This is the property of the Daily Journal Corporation and fully protected by copyright. It is made available only to Daily Journal subscribers for personal or collaborative purposes and may not be distributed, reproduced, modified, stored or transferred without written permission. Please click "Reprint" to order presentation-ready copies to distribute to clients or use in commercial marketing materials or for permission to post on a website. and copyright (showing year of publication) at the bottom.

Aug. 8, 2017

Crafty business: 'Independent' seal causes controversy

The seal is one of many steps the Brewers Association has taken to promote transparency and consumer understanding about brewery ownership.


By Kathleen Spero
In June 2017, the Brewers Association -- a non-profit trade association representing the craft beer industry -- launched a new "Independent Craft" seal, available for free use by any brewery meeting certain criteria. In addition to having a valid federal Tax and Trade Bureau (TTB) notice and a signed licensing agreement with the Brewers Association, breweries wishing to use the label designator must also meet the trade association's definition of a "small, independent, and traditional" craft brewery.

Specifically, breweries must produce 6 million barrels (or less) of beer per year; utilize brewing methods that derive flavor from brewing ingredients and fermentation (rather than a flavored malt beverage); and have no more than 25% of its ownership or control by an alcohol industry member that is not itself a craft brewer.

The seal is one of many steps the Brewers Association has taken to promote transparency and consumer understanding about brewery ownership. As stated by the group, "Many beer drinkers want to know who makes their beer. The independent craft brewer seal is a handy tool for enthusiasts to easily differentiate beer from craft brewers and beer produced by other, non-craft companies."

The label, which can be licensed for use on packaging, menus, tap handles, and event promotional materials, allows for easy identification that the beer comes from small and independent manufacturers, rather than from "Big Beer." In his statement to the Brewers Association board of directors, board chair Rob Tod (founder of Allagash Brewing Company) stated, "When beer lovers buy independent craft beer, they are supporting American entrepreneurs and the risk takers who have long strived not just to be innovative and make truly great beer, but to also build culture and community in the process."

The move was largely applauded within the craft beer community, and within days of the label's release more than 800 breweries submitted requests for licensing agreements. Stone Brewing Company's co-founder and executive chairman Greg Koch is quoted as stating, "Our fans tell us all the time how important it is to them to know that Stone is steadfastly independent."

Anheuser-Busch InBev ("AB InBev") -- home to Budweiser brands -- took the unusual step of responding to the new Brewer's Association seal. Six of its breweries in "The High End" division created a video to respond to allegations that small and independent beer is somehow "better" beer.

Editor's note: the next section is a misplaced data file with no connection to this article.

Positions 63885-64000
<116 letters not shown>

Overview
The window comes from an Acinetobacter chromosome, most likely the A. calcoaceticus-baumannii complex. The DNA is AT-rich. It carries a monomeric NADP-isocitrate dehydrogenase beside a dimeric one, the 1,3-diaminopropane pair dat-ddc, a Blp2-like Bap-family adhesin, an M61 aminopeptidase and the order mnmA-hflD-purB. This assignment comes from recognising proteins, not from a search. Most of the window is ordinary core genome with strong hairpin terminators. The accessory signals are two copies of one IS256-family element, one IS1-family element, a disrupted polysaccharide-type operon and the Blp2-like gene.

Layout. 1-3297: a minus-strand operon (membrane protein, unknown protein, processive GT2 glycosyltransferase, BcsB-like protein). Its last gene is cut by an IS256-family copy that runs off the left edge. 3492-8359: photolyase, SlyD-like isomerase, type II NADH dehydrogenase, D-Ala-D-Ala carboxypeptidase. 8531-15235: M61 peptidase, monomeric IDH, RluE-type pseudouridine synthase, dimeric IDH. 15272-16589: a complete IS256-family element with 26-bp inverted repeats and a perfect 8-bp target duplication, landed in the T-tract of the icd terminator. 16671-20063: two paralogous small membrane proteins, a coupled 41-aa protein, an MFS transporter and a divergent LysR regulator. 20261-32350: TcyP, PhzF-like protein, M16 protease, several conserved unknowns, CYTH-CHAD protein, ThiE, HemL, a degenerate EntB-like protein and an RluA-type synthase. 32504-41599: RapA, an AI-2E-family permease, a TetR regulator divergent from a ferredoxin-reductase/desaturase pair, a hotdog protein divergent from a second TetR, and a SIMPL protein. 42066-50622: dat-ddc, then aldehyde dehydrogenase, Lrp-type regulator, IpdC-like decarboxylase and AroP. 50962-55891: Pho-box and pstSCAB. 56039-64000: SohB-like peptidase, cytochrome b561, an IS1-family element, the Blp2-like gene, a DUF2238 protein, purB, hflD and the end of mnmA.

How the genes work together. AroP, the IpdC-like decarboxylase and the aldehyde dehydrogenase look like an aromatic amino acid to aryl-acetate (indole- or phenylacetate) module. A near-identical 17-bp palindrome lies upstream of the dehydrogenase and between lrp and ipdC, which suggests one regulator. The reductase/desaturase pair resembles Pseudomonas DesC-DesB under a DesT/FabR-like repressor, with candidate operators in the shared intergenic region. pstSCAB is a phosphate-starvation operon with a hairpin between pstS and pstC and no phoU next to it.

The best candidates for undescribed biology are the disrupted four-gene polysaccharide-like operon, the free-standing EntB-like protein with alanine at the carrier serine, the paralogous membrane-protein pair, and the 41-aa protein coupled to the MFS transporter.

Representatives for Elysian, Wicked Weed, 10 Barrel, Four Peaks, The High End, and Devil's Backbone argue that they continue to make the same beer as they made before their purchase by AB InBev, and should not suffer industry pushback because they are no longer "independent" or "indie." In addition, the brewer's highlight their continued commitment to creating local jobs, maintaining high-quality alcohol manufacturing practices, and promoting the beer industry. The battle, they argue, is not with the breweries that sell to larger manufacturers like AB InBev, but with other alcohol manufacturers like liquor and wine producers.

Notably, the video and responses from "The High End" do not discuss the business practices of large beer manufacturers that many cite as the source of tension between craft beer and "Big Beer." The monopolization of distribution networks and fast-paced expansion of its craft division have pushed many small producers out of the market, not because of the lack of quality beer but because of lack of access to the consumer marketplace.

Whether the label will translate into increased beer sales remains to be seen. Nielsen's Craft Beer Category Design Audit for 2017 found that 66% of American craft beer buyers rate the package or label as "very" or "extremely" important in their purchase decision, showing that label design can influence purchasing and decision-making. Beer consumers may in the end care more about what it is in their glass, rather than how it got it there.

Kathleen Spero is of counsel for the Craft Beer Attorney, APC, a boutique law firm based in San Diego.


For reprint rights:

Email for prices.
Direct dial: 949-702-5390

If you would like to purchase a copy of your Daily Journal photo, call (213) 229-5558.

Send a letter to the editor: